2020: To A Year That Was
Facing 2020, I remember how huge our plan was for MSMEs since this would be Go Negosyo’s 15th anniversary. Our first major event that year was the Women Mentorship program held at SM Megamall Fashion Hall. The event was followed by another two women’s events in March – celebrating Women’s Month. The former was the Forum on Philippine Indigenous Weaving, which brought together more than 500 artisans and enablers, and the latter was the “WOMEN 2020 Entrepreneurship Summit: Perspectives of the Global Woman of Impact,” which was attended by more than 9,000 participants, filling the World Trade Center in Pasay City. It was an event attended by local and international women icons, leaders, enablers, MSMEs, and academicians.
This WOMEN 2020 Entrepreneurship Summit, however, would be our last major physical event as the COVID-19 outbreak would begin in the Philippines in March. Looking back, it was a stressful time as the waves of fear and panic swept the country. Needing to continue and fulfill our set goals for the year – reinvigorating our ecosystem of Mentorship, Money, and Market – it was great that we had already created the Mentor Me Online as a platform for our fellow entrepreneurs.
I remember back in 2019, digitalization was a buzzword and was considered as one of the strongest drivers of the economy. That’s why we created Mentor Me Online to utilize the digital platform and make it more inclusive – providing better access to money and market. We have utilized this further with the COVID-19 pandemic and it also became our main platform for mentorship.
Into the COVID-19 pandemic, our March 16 MMO session tackled this issue on the pandemic. Together with Johnlu Koa of the French Baker, we provided our insight on the pandemic in light of the growing concerns posted by our MSMEs. Helping our MSMEs was the first thing that came to my mind during this time and I saw this as best accomplished with the private and public sector working together.
Emphasizing the importance of striking a balance between how we manage our economy and how we manage the virus, I suggested the granulized lockdown approach which our government adopted. Also, when it came to me that our country needs a hand in terms of its testing efforts, I called for the help of our friends in the business sector and created Project ARK to push for testing and testing innovations. Project ARK was conceived because we wanted to make testing more massive, affordable, and accessible for everyone. Also, seeing that many businesses were already suffering from the lockdown, we saw testing as the best way to open the economy gradually in the safest way possible.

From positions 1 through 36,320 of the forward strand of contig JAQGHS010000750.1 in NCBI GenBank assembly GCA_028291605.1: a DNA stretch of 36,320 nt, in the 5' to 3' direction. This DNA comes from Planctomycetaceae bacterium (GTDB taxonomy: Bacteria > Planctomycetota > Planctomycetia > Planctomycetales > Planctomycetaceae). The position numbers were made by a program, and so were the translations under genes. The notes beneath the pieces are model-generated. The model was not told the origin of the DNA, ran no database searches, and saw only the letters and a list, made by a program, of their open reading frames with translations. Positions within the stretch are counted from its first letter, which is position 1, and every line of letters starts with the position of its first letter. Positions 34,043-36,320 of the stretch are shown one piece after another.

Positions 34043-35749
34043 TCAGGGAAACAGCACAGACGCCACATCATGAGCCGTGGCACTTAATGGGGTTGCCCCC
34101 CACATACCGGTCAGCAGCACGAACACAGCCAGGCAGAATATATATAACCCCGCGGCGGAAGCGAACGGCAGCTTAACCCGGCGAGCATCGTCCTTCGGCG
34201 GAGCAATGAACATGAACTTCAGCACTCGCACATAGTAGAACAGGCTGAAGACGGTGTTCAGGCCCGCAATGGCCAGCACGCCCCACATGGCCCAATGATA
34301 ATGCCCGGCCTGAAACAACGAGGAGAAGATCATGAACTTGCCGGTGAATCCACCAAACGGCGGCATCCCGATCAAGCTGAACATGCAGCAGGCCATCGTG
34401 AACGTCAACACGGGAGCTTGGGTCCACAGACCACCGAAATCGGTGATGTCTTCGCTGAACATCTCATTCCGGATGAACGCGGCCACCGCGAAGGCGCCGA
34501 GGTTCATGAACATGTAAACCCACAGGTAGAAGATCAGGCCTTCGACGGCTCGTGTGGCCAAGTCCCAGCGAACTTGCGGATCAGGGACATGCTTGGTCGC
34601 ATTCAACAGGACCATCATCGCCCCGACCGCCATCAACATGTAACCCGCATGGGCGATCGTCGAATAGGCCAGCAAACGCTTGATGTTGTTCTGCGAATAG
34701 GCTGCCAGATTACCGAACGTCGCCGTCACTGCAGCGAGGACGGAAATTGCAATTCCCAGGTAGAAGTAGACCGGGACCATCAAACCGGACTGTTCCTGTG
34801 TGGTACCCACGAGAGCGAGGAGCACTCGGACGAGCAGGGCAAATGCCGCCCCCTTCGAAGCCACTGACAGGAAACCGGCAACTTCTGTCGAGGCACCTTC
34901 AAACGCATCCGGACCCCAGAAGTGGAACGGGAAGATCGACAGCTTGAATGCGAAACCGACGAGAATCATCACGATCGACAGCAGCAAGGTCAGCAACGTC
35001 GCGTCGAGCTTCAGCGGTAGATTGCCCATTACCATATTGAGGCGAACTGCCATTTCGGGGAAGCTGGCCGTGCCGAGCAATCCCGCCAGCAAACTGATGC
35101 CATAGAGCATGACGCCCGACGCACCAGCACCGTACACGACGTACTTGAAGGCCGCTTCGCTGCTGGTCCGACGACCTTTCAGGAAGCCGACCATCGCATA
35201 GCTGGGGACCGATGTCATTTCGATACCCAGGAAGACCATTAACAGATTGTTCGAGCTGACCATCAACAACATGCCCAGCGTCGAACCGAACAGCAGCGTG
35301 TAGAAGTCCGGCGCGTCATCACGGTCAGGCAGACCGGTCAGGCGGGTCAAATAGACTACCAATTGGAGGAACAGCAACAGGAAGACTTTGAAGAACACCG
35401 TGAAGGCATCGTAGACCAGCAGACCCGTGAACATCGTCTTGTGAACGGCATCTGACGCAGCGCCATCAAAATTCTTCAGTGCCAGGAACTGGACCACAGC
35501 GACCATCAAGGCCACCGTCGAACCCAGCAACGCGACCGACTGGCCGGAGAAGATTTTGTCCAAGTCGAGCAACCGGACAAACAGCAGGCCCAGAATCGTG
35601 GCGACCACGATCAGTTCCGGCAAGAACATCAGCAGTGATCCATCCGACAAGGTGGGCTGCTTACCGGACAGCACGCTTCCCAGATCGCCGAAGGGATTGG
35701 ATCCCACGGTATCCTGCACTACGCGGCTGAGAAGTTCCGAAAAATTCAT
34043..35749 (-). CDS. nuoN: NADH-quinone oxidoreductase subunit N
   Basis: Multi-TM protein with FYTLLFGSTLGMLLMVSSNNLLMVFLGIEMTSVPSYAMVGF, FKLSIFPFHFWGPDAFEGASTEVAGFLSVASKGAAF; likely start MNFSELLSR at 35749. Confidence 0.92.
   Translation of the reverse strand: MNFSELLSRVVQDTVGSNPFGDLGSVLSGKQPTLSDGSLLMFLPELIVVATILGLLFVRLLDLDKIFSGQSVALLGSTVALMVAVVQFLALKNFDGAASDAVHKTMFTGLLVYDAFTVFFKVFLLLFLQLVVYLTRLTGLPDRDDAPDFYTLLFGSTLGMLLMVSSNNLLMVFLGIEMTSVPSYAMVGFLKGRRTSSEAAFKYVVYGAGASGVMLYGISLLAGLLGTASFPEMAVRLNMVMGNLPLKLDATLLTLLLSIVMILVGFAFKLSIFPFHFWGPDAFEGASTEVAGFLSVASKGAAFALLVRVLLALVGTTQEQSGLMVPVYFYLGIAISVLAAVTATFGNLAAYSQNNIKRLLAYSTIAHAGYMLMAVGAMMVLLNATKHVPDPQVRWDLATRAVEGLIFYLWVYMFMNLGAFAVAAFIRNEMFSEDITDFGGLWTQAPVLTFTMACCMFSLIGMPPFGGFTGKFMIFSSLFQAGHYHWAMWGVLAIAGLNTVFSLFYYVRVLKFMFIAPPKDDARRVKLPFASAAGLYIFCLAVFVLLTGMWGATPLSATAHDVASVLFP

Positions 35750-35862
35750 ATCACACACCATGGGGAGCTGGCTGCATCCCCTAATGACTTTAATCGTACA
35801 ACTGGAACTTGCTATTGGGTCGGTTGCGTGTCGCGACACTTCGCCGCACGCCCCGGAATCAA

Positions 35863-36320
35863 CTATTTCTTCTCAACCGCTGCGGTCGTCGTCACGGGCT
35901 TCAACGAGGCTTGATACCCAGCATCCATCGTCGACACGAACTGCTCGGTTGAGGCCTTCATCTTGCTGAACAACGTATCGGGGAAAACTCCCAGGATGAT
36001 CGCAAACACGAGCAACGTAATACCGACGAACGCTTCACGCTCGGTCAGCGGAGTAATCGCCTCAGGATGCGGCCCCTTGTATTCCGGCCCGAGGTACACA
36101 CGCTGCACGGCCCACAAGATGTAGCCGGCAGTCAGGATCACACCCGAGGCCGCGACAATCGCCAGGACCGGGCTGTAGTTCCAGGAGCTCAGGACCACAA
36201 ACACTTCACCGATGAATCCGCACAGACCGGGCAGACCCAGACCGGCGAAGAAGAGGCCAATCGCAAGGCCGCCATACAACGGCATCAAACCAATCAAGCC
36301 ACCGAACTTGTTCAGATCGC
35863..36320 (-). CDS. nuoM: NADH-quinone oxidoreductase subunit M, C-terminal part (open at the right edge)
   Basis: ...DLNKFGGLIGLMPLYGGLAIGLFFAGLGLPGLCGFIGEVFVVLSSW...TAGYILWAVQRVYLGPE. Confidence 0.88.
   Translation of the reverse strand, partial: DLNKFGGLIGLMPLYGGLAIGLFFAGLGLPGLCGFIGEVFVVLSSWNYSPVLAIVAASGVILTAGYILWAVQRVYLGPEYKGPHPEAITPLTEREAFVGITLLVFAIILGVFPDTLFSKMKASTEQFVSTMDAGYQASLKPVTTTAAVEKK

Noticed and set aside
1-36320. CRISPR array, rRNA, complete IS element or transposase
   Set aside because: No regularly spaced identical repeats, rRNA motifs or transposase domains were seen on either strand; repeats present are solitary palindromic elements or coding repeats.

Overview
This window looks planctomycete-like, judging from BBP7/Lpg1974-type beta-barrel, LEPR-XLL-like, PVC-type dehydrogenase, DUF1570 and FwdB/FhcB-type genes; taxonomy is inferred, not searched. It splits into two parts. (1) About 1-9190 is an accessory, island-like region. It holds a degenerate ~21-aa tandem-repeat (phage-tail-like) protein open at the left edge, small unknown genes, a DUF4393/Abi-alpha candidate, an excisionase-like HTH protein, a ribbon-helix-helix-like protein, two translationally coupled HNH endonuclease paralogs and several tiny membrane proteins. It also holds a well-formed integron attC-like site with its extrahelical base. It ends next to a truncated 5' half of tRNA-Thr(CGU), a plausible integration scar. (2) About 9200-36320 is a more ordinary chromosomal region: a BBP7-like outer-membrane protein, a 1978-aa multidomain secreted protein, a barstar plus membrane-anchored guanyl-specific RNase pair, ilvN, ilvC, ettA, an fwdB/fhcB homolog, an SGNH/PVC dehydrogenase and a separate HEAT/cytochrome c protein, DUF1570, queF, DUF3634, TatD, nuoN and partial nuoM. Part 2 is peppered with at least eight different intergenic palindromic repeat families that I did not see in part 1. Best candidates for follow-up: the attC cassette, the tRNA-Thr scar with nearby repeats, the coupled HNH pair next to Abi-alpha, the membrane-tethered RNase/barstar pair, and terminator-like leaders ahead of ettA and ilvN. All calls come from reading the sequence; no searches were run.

Fast forward to around November, Tessie Sy-Coson introduced me to AstraZeneca and their zero-profit program to help our country. Valuing life above all, the vaccine is the ultimate solution to this pandemic and AstraZeneca has it. So, I had a conversation with our partners and big brothers from the private sector and we discussed how we can help in our own ways. Given that vaccine manufacturers are only allowed to sell to the government, we created the tripartite agreement model.
Our partners and big brothers from the private sector are much willing to help in the best way they can and with this, me with the Go Negosyo team created the “A Dose of Hope” initiative. We launched the campaign publicly with our weeklong anniversary celebration where we conducted various activities from the MSME Conference, the Agri Conference, the Women Conference, the AMEN Conference, the SIGN UP Conference, and the culminating event where the “A Dose of Hope” was launched and a ceremonial signing was held to secure 2.6 million doses of AstraZeneca vaccine for the country.
Me, with the Go Negosyo team, ended the year on Dec. 23, 2020 with a special forum on the “A Dose of Hope” where we announced to everyone the second wave of the A Dose of Hope – which secured 17 million doses in total from donations of the private sector to the government, and LGU procurement. We also held our last Mentor Me Online for 2020, the same day.
For many of us, 2020 is a year that we lost, but it’s not. 2020 was a year of lessons and a year where we saw the extent of human unity and camaraderie. Looking back, 2020 is a year where we saw ‘Bayanihan’ in action. It reintegrated the idea that we are a nation of fighters and brave hearts.
This pandemic can be considered as the biggest crisis of this generation. But in retrospect, this crisis taught us how to adapt, pivot, and innovate through the challenges that it presented. Seeing the light at the end of the tunnel with the vaccine, we can only look back at 2020 as “the year that was.” From here on out, we can start on a high note carrying the lessons of 2020 that made us better, stronger, and wiser.